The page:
In May, Ukraine’s “main retail sectors” largely returned to pre-crisis levels of February, reports PrivatBank, the nation’s largest bank. Drawing on data from bank card use, ‘non-cash turnover’ in grocery stores in May was 23% above February. Electronics and household appliances was down 43% in April, then returned to normal in May. Similarly, gas station spending returned to normal in May. The bank concludes: “In May 2020, the trade turnover in the main retail sectors reached the pre-crisis level.”
I fear that Danylo is too kind for this world. He often brings his mother flowers. I don’t know where he got the idea. Usually he mangles them, because he does not yet know how to carefully pick them. Sometimes he brings only fistful of colorful petals.
Sometimes he is impatient and demands things, but it’s never too much. Before trying a new activity, he likes to first watch from a distance for a little while, and then going into it.
I try to nurture a spirit of being rough and physical. I always compliment bruises and scratches, telling him that’s good – that’s how boys are supposed to be. He seems to get over little falls and bumps pretty well. We wrestle a lot. I like pushing him to the edge a little bit. He usually loves it, laughing and screaming for all to hear.
“change the perception of reality so such an extent that despite an abundance of information no one is able to come to sensible conclusion in the interests of defending themselves, their families, their community, and their country.
It’s a great brainwashing process with goes very slowly.”
and is divided into four basic stages
demoralization 15 to 20 years
Areas of application of subversion:
Law and Order
“A person who was demoralized is unable to assess true information. The facts tell nothing to him.”
JTA — A Ukrainian Jewish group accused the nation’s police force of “open anti-Semitism” after a high-ranking police official requested a list of all Jews in the western city of Kolomyya as part of an inquiry into organized crime.
The official request to the head of Kolomyya’s Jewish community is dated February 18, 2020, according to a photograph of the document that Eduard Dolinsky, director of the Ukrainian Jewish Committee, shared on Twitter Sunday.
“Please provide us the following information regarding the Orthodox Jewish religious community of Kolomyya, namely: The organization’s charter; list of members of the Jewish religious community, with indication of data, mobile phones and their places of residence,” read the letter.
The New York Times had long distanced itself from Walter Duranty’s reporting from the Soviet Union in 1931 when it received a letter in 2003 from the Pulitzer Prize board asking whether the prize awarded to Mr. Duranty for that coverage should be rescinded.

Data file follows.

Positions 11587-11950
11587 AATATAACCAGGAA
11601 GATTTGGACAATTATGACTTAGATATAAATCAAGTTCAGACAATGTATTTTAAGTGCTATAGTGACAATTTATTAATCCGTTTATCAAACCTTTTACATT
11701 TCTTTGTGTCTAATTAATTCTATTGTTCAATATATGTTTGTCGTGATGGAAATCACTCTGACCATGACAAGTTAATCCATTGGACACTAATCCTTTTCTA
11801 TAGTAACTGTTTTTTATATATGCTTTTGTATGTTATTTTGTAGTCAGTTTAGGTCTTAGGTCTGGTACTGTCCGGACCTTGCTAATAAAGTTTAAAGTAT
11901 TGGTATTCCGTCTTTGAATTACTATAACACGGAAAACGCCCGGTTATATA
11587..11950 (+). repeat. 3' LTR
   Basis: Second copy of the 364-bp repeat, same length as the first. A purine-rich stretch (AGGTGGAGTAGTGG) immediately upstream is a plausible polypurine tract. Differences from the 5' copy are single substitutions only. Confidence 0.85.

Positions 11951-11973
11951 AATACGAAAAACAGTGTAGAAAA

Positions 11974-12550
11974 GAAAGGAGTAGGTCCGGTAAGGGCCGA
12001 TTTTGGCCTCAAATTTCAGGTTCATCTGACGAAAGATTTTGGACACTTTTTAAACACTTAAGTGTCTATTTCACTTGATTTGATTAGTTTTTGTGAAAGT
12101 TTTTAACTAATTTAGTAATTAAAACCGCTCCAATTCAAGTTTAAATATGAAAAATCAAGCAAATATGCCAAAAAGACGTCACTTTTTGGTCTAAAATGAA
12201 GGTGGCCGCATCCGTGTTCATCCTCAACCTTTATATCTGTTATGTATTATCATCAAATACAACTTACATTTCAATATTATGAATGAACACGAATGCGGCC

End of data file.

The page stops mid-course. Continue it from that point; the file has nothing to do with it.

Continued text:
Mr. Duranty, who reported from Moscow from 1922 to 1941, had been accused of overlooking some of Stalin’s most egregious atrocities and rationalizing others in his coverage, which in those years was subject to censorship by the Soviet authorities.
In response to the letter, The Times commissioned Mark von Hagen, an expert in early-20th-century Russian history at Columbia University, to assess Mr. Duranty’s 1931 work. The Pulitzer had been awarded on the basis of 13 articles Mr. Duranty wrote that year.
Professor von Hagen’s resulting eight-page report was highly critical of the coverage but made no recommendation about the prize. Only in interviews after the report was released did he suggest that the award be revoked because of what he described as Mr. Duranty’s “uncritical acceptance of the Soviet self-justification for its cruel and wasteful regime.” In his view, he said, Mr. Duranty had fallen “under Stalin’s spell.”
“He really was kind of a disgrace in the history of The New York Times,” Professor von Hagen was quoted as saying.
In the end, however, the Pulitzer board decided that it did not have enough grounds to annul the award, which was bestowed in 1932.
Professor von Hagen died on Sunday in a hospice facility in Phoenix after an extended illness.
But all three of these struggling Swedish citizens own companies registered at a prime address in Tallinn, Estonia’s capital city. Even more improbably, they bought these Estonian companies through other firms they own in the tiny Caribbean nation of St. Vincent and the Grenadines.
They are part of a larger network of firms registered in the same distinctive way: Estonian companies owned by shell companies in St. Vincent and the Grenadines, largely owned by down-on-their-luck Swedes.
The reason for this unusual ownership pattern becomes clearer after a look at what these companies were used for: hawking get-rich-quick investment schemes online.
Many are tied to a Ukraine-based call center exposed in a series of articles by OCCRP and Swedish newspaper Dagens Nyheter (DN) in March. The center allegedly defrauded people across the world by convincing them they were making investments in stocks, bitcoins, and foreign currencies through legitimate financial firms. The scheme is currently under investigation in Sweden.